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Windows Update, Windows Server 2016 and proxy

The dumbest thing… you are installing your brand new Windows Server 2016 machines and then you realize that Windows Update doesn’t work. It just gets stuck on Checking for updates/Downloading updates… for days.


Of course, you have some sort of proxy on your network, and you start troubleshooting this issue by testing on a proxy-free network… and without proxy, Windows Update works just as it should!

So, the next logical next step is to blame “those networking guys”, because updating your machine works fine, when not behind their “fancy proxy thing”.

But no.

You will soon realize that you have some “old” Windows Server 2012 R2 (or even Windows 10) machines, which are updating just fine… even through the “fancy proxy thing”.

And then you start asking yourself why.

You are checking the configuration of older machines by opening up Internet Explorer and double-checking proxy settings… and then you make sure that your new machines are having the same configuration – they have. Then you are just confused. It’s not networking, it’s not proxy settings… what could it be???

Still a bit confused, you have a great idea to check system proxy settings by running netsh winhttp show proxy – on older machines you’ll probably see something like this (which is probably OK, because you’ve just seen the Proxy Settings in IE, which are set to correct values):


So, you’re (naturally) configuring new machines accordingly. Still doesn’t work.

What next?

You can do further reading & testing, but the thing that helped in our case was setting the system (winhttp) proxy with netsh command, so that it actually imports IE proxy settings.

Basically, you need to run netsh winhttp import proxy source=ie (after you’ve set the right proxy settings through IE dialog, of course) or set your system proxy by using the netsh winhttp set proxy command.

After that, Windows Update starts working again!

So, remember – when using Windows Server 2016, set your system proxy settings by using the netsh command and everything will work just fine! Smile


P.S. Of course, if you have another trick to make it work, please comment. Smile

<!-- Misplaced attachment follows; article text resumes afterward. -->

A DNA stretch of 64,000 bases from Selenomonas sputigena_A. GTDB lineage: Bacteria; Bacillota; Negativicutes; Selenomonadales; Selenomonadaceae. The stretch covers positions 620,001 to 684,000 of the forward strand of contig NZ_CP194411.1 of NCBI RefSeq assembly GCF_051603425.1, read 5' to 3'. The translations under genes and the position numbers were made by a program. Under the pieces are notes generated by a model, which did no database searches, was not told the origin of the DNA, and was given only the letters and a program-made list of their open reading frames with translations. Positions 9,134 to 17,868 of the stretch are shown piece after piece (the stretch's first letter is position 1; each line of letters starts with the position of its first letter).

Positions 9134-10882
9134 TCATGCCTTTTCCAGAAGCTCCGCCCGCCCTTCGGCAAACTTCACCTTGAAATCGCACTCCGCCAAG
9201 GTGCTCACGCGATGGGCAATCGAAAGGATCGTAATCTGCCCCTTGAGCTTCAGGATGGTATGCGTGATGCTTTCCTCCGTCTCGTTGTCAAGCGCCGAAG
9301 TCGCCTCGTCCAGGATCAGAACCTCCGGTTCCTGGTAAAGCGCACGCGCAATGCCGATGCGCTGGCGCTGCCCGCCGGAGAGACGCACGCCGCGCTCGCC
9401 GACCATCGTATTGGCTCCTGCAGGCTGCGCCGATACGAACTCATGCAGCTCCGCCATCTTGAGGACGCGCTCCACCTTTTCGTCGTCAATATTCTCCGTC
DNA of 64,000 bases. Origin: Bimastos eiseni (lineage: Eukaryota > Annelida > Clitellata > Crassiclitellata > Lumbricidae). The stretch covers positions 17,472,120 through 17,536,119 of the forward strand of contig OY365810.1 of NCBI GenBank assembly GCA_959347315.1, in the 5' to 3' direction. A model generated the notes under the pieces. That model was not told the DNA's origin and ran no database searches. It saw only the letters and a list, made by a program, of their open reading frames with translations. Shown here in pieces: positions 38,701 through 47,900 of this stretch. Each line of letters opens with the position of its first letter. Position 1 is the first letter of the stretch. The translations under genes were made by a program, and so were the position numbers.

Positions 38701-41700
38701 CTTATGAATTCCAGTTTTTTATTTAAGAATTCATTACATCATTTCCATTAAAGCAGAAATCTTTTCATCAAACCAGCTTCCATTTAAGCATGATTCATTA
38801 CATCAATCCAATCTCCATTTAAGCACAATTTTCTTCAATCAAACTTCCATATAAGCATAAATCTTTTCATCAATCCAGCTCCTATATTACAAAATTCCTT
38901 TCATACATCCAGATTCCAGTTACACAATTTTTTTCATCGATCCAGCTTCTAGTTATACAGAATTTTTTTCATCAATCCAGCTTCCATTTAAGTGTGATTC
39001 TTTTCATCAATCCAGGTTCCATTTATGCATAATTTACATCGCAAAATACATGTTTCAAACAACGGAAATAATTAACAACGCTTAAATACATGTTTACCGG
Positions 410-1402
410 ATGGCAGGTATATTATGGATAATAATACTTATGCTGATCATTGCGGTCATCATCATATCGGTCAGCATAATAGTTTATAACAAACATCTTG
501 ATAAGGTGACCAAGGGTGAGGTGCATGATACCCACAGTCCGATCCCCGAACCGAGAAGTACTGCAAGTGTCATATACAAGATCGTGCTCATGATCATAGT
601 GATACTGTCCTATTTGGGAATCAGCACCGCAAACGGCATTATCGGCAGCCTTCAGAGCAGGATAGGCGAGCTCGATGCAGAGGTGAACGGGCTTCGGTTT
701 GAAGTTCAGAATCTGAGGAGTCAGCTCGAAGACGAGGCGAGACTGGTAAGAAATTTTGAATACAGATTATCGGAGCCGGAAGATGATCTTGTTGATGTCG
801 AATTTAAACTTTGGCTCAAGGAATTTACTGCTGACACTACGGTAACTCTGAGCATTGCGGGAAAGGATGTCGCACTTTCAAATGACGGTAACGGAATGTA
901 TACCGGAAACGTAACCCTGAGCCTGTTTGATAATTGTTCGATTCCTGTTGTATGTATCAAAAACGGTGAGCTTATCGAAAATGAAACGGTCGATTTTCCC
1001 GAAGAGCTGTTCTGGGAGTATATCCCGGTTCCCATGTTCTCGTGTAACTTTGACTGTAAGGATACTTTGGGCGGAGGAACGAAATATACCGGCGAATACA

Comments (34) Trackbacks (0)
  1. Hallelujah! I was pulling my hair out trying to update Win 2016, until I found the solution on your blog. You saved my sanity. Hvala vam puno, Tomica!!

  2. Thank you, this was really helpful!

  3. didnt work for me 🙁

  4. Thanks!!!!!!

  5. Thank you, worked for me!

  6. Fantastic, that’s what I was missing – thank you!

  7. This looks like the problem we have, however when I import the ie changes and then check again, it has reset back to Direct Access. I am not aware of any policies that could be overriding this and I am local admin on the machine so would expect that I have permission to make this change permanent. Any thoughts about what might be blocking these changes?

  8. I’ll second that Hallelujah! Why the hell would MS do this? Thank you

  9. They now use the new style setting Panel.
    Start > Settings Cog > Network & Internet > Proxy menu item.

    Set what you need to set here and then retry windows update…. This way worked for me

  10. Thank you, thank you, thank you!

  11. If the proxy required basic authentification (no AD), the windows update hangs also, but in some cases an authentification window like IE comes, in some cases this comes not. The developer must spent 2 fields for user/pw combination.

    “The dumbest thing… you are installing your brand new Windows Server 2016 machines and then you realize that Windows Update doesn’t work.”

  12. Good tip. However it only works if the proxy doesn’t require authentication. If the proxy prompts for password, as it would be the case of patching workgroup computers, then to my knowledge there is no mechanism to pass credentials when system-level proxy is configured.

  13. This is great! Thanks for help

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